state and a channel of input messages.
This is an extremely interesting discovery. The
input-chan is passed from context to context. Each
context defines the meaning and availablility of a user action.
Imagine a more complex set of user interactions where you dive from
one context down into another and then coming back up through
them. This gives you precise control over the users experience and
with no need to manually record a trail of where your user has been.
In these examples you will notice that the program state is neither global or mutable. There is no set of central objects that we access and change from various callbacks. In each example as actions are taken a new version of state is created from the current state and then that state is passed on to the next part of the program that needs to operate on it. State is completely contained and local to it’s particular process.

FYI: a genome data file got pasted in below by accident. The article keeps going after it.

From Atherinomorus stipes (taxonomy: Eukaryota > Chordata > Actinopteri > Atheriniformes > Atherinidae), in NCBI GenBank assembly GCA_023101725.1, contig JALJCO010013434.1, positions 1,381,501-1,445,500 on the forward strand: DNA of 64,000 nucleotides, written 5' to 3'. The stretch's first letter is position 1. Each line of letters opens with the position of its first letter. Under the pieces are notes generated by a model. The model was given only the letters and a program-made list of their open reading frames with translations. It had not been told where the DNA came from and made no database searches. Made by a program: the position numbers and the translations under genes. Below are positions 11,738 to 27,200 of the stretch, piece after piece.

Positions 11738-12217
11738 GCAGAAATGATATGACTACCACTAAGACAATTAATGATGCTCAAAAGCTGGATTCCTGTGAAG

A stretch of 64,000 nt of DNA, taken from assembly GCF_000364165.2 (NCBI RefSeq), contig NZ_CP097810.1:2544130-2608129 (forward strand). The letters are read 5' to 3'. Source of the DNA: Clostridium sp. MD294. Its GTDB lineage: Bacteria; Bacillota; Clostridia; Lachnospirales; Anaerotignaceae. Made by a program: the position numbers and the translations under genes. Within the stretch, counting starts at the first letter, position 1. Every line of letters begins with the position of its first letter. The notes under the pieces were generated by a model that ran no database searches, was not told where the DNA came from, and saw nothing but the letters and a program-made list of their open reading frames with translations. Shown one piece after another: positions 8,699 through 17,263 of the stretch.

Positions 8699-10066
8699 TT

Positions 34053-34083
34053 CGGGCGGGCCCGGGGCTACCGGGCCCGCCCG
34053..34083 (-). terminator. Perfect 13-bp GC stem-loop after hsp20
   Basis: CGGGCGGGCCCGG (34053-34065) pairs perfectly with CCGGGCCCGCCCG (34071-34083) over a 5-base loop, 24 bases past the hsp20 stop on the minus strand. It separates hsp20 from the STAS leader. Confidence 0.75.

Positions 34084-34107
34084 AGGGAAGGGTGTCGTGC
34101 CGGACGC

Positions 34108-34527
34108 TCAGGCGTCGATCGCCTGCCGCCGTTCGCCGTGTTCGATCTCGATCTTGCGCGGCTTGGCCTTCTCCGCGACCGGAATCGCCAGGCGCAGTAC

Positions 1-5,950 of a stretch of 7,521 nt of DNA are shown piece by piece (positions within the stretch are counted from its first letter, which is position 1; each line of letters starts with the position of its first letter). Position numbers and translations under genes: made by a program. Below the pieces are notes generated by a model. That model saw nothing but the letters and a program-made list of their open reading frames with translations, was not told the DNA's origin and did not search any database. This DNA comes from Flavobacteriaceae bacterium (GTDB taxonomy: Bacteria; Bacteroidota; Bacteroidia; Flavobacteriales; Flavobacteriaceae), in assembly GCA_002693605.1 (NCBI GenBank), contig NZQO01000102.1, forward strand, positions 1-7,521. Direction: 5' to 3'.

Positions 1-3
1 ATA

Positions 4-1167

You might notice that the cancel action merely returns the state that
was passed into the
add-task-modal function. Reseting
merely means returning to the state we were in before any changes were
With core.async you can take what would have previously been very complex and turn it into something easily managed. Parallax? No problem and no library neccessary. Drawing progam? So much simpler. Story telling animations become absolutely straight forward. Did someone say Tetris?
If you are new to Clojure/ClojureScript keep in mind that core.async is simply icing on a pretty sweet cake.
I have tried to peek your interest in ClojureScript, core.async and new ways of thinking about developing where you have much more certainty about the state of your program at any given moment.
Special thanks to reviewers: